December 6, 2021

Lola the dog tests old precedents at State High Court

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Bob Monyak's Dog. Handout photo 2-21-2014

Bob Monyak’s Dog. Handout photo 2-21-2014

By Catheryn Hayes Tucker, From Daily Report

Lawyers at the Georgia Supreme Court on Tuesday debated whether the law should value a family dog more like a mule or an heirloom painting.

The dog in question was Lola, a small mixed-breed dachshund who died in 2013 after, her owners claim, a luxury boarding facility mistakenly gave her the wrong arthritis medicine.

A lawyer for the defendant kennel cited an 1879 case about a mule to argue that animals are property and worth no more than their fair market value before injury. That would mean Lola, as a mixed-breed rescue dog, was worth far less than the $68,000 her owners spent on veterinary bills and travel expenses in a doomed effort to save her.

Lawyer Robert Monyak, representing himself and his wife as the owners of Lola, pointed to a 1941 case about a family heirloom that said the damages should be based on an object’s actual value.

Robert and Elizabeth Monyak, who are both lawyers, sued the Barking Hound Village and its Buckhead boarding facility, The Inn, in Fulton County State Court alleging negligence and fraud. They claimed the facility poisoned their dog and then covered up the mistake by destroying records.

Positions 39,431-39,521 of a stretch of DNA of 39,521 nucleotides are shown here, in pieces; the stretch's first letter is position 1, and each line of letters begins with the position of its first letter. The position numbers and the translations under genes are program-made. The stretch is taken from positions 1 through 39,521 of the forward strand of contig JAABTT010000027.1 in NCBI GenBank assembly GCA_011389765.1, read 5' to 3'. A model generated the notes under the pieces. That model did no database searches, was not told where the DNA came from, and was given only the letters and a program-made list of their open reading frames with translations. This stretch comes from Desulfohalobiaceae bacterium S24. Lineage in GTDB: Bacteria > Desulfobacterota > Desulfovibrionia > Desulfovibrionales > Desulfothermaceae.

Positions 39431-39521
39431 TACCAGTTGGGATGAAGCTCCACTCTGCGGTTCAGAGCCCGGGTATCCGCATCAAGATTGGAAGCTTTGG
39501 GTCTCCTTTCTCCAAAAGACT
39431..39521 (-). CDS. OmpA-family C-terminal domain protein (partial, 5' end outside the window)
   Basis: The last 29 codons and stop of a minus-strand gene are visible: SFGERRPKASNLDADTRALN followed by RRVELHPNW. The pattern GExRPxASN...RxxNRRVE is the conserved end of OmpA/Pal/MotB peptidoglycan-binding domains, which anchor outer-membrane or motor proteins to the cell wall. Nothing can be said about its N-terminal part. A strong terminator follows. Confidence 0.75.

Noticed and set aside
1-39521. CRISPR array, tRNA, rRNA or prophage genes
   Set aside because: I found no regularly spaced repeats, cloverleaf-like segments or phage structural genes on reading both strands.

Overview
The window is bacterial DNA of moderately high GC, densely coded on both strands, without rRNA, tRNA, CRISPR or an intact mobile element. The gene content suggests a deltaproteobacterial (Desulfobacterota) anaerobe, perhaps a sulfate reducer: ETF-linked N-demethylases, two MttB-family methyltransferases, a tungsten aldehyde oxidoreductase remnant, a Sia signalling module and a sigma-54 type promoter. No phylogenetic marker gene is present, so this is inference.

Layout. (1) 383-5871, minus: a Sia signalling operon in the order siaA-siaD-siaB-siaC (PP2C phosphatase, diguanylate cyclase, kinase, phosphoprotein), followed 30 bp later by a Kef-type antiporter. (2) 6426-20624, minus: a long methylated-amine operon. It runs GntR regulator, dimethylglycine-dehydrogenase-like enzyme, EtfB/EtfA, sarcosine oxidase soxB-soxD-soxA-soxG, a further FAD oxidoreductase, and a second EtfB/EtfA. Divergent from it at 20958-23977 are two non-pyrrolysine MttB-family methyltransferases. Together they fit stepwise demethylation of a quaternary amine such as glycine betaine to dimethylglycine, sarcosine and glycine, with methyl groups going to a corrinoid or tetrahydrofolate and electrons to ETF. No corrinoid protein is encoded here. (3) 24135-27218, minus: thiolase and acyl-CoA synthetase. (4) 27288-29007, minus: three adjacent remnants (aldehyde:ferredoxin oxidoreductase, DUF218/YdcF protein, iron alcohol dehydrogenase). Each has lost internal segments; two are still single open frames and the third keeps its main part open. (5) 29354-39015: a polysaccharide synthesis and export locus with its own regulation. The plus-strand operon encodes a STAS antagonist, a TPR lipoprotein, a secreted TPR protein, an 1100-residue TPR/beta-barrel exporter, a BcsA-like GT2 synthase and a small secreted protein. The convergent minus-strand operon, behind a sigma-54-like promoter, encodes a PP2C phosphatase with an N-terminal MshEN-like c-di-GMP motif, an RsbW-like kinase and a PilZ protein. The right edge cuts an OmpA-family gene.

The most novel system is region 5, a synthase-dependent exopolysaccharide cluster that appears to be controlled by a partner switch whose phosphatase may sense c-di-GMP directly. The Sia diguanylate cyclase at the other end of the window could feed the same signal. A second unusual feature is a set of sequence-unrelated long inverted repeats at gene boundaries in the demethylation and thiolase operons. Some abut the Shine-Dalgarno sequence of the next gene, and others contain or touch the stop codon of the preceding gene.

The case is being handled by Robert Monyak and his partner, Jonathan Peters, of Peters & Monyak, which handles medical malpractice defense.

Judge Eric Richardson denied Barking Hound’s motion for summary judgment, but granted an interlocutory appeal. The Court of Appeals agreed with the Monyaks’ method of valuing her life, which would allow them to present evidence of her medical expenses. Barking Hound appealed to the Supreme Court, contending the Court of Appeals was wrong about how to value a dog’s life.

Barking Hound’s attorney, Joel McKie of Hall Booth Smith, opened his argument by saying he cares about dogs. “Our family pets play a key role in our everyday lives,” he told the court.

McKie went on to argue that the court should be guided by Atlanta & W.P.R. Co. v. Hudson, 62 Ga. 679, which set a market value cap on animals. He also cited Southern Railway Co. v. Stearns, 8 Ga. App 111 (1910), in which the Court of Appeals held an animal owner could not recover veterinary expenses that exceeded the animal’s pre-injury market value. That case involved an injured horse.

McKie contended that Lola had no market value because she was not a pure breed, and the Monyaks didn’t purchase her but rescued her from a shelter.

Justice Harold Melton was the first to question McKie’s contention, asking, “Wouldn’t that eliminate any recovery for a mixed-breed dog?”

The answer was yes. “That seems like a harsh position,” McKie allowed. But he added that not imposing the market value cap would have dire unintended future effects, allowing pet owners to claim damages for unreasonable expenses and drive up the cost of insurance for animal clinics and boarding services.

McKie suggested that Lola’s claimed value rose only because of the Monyaks’ willingness to spend money trying to save her with dialysis and trips to a special clinic in Florida. “The value of the animal went up because of the Monyaks’ willingness to spend and their ability to spend,” McKie said. “If the dog hadn’t suffered a cardiac arrest in 2013, we might be looking at $200,000 or $300,000.”

Barking Hound also asked the Supreme Court to reverse the Court of Appeals and the trial judge on the decision not to grant the defense motion for summary judgment to throw out the case.

IMAGE:Bob Monyak’s dog Lola

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